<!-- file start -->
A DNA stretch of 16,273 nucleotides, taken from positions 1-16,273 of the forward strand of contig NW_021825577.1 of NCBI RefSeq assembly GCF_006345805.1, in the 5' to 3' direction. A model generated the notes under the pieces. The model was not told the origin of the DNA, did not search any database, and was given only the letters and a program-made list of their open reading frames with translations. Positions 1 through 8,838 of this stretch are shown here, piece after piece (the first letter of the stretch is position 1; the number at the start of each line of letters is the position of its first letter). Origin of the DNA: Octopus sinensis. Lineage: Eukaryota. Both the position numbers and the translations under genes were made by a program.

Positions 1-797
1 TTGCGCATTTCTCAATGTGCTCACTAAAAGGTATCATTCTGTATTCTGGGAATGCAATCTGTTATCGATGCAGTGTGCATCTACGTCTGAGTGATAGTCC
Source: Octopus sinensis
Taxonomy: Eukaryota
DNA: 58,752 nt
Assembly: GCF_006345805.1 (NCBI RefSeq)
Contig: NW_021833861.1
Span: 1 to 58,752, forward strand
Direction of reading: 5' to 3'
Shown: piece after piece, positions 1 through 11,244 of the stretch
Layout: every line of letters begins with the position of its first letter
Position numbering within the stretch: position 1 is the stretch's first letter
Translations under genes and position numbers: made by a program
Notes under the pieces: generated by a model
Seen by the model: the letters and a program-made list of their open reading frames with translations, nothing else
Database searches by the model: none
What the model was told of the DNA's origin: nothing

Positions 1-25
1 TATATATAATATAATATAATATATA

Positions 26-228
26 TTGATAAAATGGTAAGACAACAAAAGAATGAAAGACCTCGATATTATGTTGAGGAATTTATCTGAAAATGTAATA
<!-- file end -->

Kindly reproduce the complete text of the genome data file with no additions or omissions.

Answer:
A DNA stretch of 16,273 nucleotides, taken from positions 1-16,273 of the forward strand of contig NW_021825577.1 of NCBI RefSeq assembly GCF_006345805.1, in the 5' to 3' direction. A model generated the notes under the pieces. The model was not told the origin of the DNA, did not search any database, and was given only the letters and a program-made list of their open reading frames with translations. Positions 1 through 8,838 of this stretch are shown here, piece after piece (the first letter of the stretch is position 1; the number at the start of each line of letters is the position of its first letter). Origin of the DNA: Octopus sinensis. Lineage: Eukaryota. Both the position numbers and the translations under genes were made by a program.

Positions 1-797
1 TTGCGCATTTCTCAATGTGCTCACTAAAAGGTATCATTCTGTATTCTGGGAATGCAATCTGTTATCGATGCAGTGTGCATCTACGTCTGAGTGATAGTCC
Source: Octopus sinensis
Taxonomy: Eukaryota
DNA: 58,752 nt
Assembly: GCF_006345805.1 (NCBI RefSeq)
Contig: NW_021833861.1
Span: 1 to 58,752, forward strand
Direction of reading: 5' to 3'
Shown: piece after piece, positions 1 through 11,244 of the stretch
Layout: every line of letters begins with the position of its first letter
Position numbering within the stretch: position 1 is the stretch's first letter
Translations under genes and position numbers: made by a program
Notes under the pieces: generated by a model
Seen by the model: the letters and a program-made list of their open reading frames with translations, nothing else
Database searches by the model: none
What the model was told of the DNA's origin: nothing

Positions 1-25
1 TATATATAATATAATATAATATATA

Positions 26-228
26 TTGATAAAATGGTAAGACAACAAAAGAATGAAAGACCTCGATATTATGTTGAGGAATTTATCTGAAAATGTAATA